- Tonight–Snow, mainly after midnight. Low around 28. South wind around 6 mph becoming west after midnight. Chance of precipitation is 80%. Total nighttime snow accumulation of less than one inch possible.
- Friday–Snow, mainly before 9am. Temperature falling to around 27 by 5pm. Wind chill values between 15 and 25. Breezy, with a light west wind becoming northwest 15 to 20 mph in the morning. Chance of precipitation is 80%. New snow accumulation of less than a half inch possible.
- Friday Night–Mostly clear, with a low around 9. Wind chill values between -10 and zero. Blustery, with a northwest wind 22 to 24 mph, with gusts as high as 38 mph.
- Saturday–Sunny and cold, with a high near 18. Wind chill values between -10 and zero. Blustery, with a northwest wind 15 to 22 mph.
DR. JILL HARKAVY-FRIEDMAN
Director, Research, American Foundation for Suicide Prevention
Signs of Suicidal Tendencies
How you can help a loved one.
Who is most at risk.
Where you can get clinical help.
PEOPLE TO BE HEARD
The Program Where People Who Have Something to Say Have Their Say.
WPCNR ALBANY ROUNDS. From the Office of Assemblyman David Buchwald, 33rd Assembly District. January 27, 2015 UPDATED 3 P.M. E.S.T. UPDATED JANUARY 28, 2015:
After sentiment and support for Assemblyman Sheldon Silver waned in meetings of New York Assembly Democrats Monday and Tuesday, The New York Times and The Gannett Albany News Bureau report it is likely Mr. Silver will either step down from the speaker position or be voted out of it next Monday. Silver will keep his seat in the Assembly however.
White Plains Assemblypersons David Buchwald and Amy Paulin both issued statements calling for Silver to resign as speaker.
Assemblyman David Buchwald (D-Westchester) rejects any proposal that leaves Sheldon Silver as Speaker of the New York State Assembly. Below is Assemblyman Buchwald’s statement:
“In light of the serious charges made against the Speaker and his refusal to provide any substantive response to those charges, I believe it would be in the best interest of the people of New York for Speaker Silver to step down from his leadership position in the State Assembly. It is imperative that we immediately restore public confidence in this institution. Maintaining public ethics in government is a principle that we should never compromise, and I am confident that the citizens of Westchester County and New York State agree.”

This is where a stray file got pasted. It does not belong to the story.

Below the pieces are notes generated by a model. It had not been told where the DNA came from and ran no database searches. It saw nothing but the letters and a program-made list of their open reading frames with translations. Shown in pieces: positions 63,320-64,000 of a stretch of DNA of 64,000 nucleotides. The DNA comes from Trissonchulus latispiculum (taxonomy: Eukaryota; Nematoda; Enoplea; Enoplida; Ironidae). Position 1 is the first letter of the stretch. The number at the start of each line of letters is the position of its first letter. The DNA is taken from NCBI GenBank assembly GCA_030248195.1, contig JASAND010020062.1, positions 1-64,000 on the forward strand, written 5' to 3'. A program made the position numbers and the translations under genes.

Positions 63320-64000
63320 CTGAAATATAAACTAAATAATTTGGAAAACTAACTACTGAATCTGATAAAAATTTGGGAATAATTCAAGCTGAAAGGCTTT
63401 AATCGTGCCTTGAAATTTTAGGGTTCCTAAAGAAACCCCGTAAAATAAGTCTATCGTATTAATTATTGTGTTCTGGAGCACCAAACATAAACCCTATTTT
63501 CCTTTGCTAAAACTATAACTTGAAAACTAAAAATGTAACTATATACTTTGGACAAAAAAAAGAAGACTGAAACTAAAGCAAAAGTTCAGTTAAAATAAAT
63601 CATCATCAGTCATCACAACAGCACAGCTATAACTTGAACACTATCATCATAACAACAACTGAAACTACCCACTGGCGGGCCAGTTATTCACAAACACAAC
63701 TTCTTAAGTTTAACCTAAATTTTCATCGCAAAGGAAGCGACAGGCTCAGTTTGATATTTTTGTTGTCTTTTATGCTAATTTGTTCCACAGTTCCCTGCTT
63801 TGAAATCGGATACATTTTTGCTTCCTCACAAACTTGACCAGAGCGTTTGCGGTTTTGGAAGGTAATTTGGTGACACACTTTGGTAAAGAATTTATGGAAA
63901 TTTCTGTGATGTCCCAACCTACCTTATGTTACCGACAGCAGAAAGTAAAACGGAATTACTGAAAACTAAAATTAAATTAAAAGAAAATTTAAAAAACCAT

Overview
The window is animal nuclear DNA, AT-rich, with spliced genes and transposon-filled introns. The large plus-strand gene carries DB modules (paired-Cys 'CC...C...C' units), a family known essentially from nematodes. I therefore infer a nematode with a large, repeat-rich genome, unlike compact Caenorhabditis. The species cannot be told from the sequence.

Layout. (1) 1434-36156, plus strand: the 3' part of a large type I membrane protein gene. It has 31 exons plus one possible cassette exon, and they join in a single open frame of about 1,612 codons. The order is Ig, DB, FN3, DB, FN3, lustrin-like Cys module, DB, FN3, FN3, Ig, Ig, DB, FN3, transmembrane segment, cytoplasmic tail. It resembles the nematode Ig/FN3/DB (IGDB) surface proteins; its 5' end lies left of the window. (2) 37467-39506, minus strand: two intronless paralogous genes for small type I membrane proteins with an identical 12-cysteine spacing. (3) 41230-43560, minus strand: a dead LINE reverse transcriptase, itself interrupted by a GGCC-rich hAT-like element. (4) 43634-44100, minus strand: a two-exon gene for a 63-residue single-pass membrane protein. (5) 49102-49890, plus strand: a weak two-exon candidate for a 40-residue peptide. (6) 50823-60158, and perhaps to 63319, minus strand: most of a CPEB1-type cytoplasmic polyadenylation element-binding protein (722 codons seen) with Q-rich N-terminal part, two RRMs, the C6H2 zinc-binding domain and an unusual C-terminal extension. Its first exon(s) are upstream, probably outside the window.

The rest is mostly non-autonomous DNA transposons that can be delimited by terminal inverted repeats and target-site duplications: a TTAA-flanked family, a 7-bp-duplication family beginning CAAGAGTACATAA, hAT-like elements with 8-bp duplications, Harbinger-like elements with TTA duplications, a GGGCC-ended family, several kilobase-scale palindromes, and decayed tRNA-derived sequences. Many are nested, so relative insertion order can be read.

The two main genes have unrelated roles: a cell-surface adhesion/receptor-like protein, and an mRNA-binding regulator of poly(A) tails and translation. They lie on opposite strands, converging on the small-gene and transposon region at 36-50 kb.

In a related development Monday, syracuse.com reports that Assemblywoman Amy Paulin is one of 17 Assembly Democrats calling for Silver to step down from the House Speakership.
Syracuse.com quotes Ms. Paulin:
“It’s the only thing we have to keep this institution on an even keel. And that’s our priority,” said Paulin. “We will be calling on the speaker to step aside so there can be a transition.”
RELAX, LIE BACK BY THE FIRE IGNORE THE SNOW AND
ENJOY A WHITE PLAINS WEEK MARATHON!
Peter Katz, John Bailey and Jim Benerofe ON
The Useless, Unused, Misused City Emergency Notification System — For Political Use Only
Slipping and Sliding and No One Knew
The State of the Union, The State of State, the State of the County and the State of the City- Sober Commentary
Interview with Cesar Andrade on the Opening of the new city Tennis Innovators Academy
Developments Around the Town
LCOR DOES TRAIN STATIONS, DIDN’T CHA KNOW?
SEE IT ANYTIME AND THE LAST 4 WEEKS OF THE COUNTY’S HOTTEST SHOW
WPCNR FBI WIRE. From the Federal Bureau of Investigation. January 26, 2015:
Eric Holder, the Attorney General of the United States, Preet Bharara, the United States Attorney for the Southern District of New York, John S. Carlin, Assistant Attorney General for National Security, and Randall C. Coleman, the Assistant Director of the Federal Bureau of Investigation (“FBI”) for the Counterintelligence Division, announced charges today against EVGENY BURYAKOV, a/k/a “Zhenya,” IGOR SPORYSHEV, and VICTOR PODOBNYY in connection with BURYAKOV’s service as a covert intelligence agent on behalf of the Russian Federation (“Russia”) in New York City, without notifying the United States Attorney General of BURYAKOV’s status as an agent of Russia, as required by federal law.
BURYAKOV was placed under arrest earlier today in Bronx, New York, and is scheduled to appear before U.S. Magistrate Judge Sarah Netburn in Manhattan federal court later today. SPORYSHEV and PODOBNYY no longer reside in the United States and have not been arrested. By virtue of their prior positions in the United States on behalf of Russia, both of them were protected by diplomatic immunity from arrest and prosecution while in the United States.
Attorney General Eric Holder said: “These charges demonstrate our firm commitment to combating attempts by covert agents to illegally gather intelligence and recruit spies within the United States. We will use every tool at our disposal to identify and hold accountable foreign agents operating inside this country—no matter how deep their cover. I want to thank the dedicated men and women of the FBI’s Counterintelligence Division and New York Field Office, the National Security Division’s Counterespionage Section, and the U.S. Attorney’s Office for the Southern District of New York for their skilled handling of this complex and highly sensitive matter.”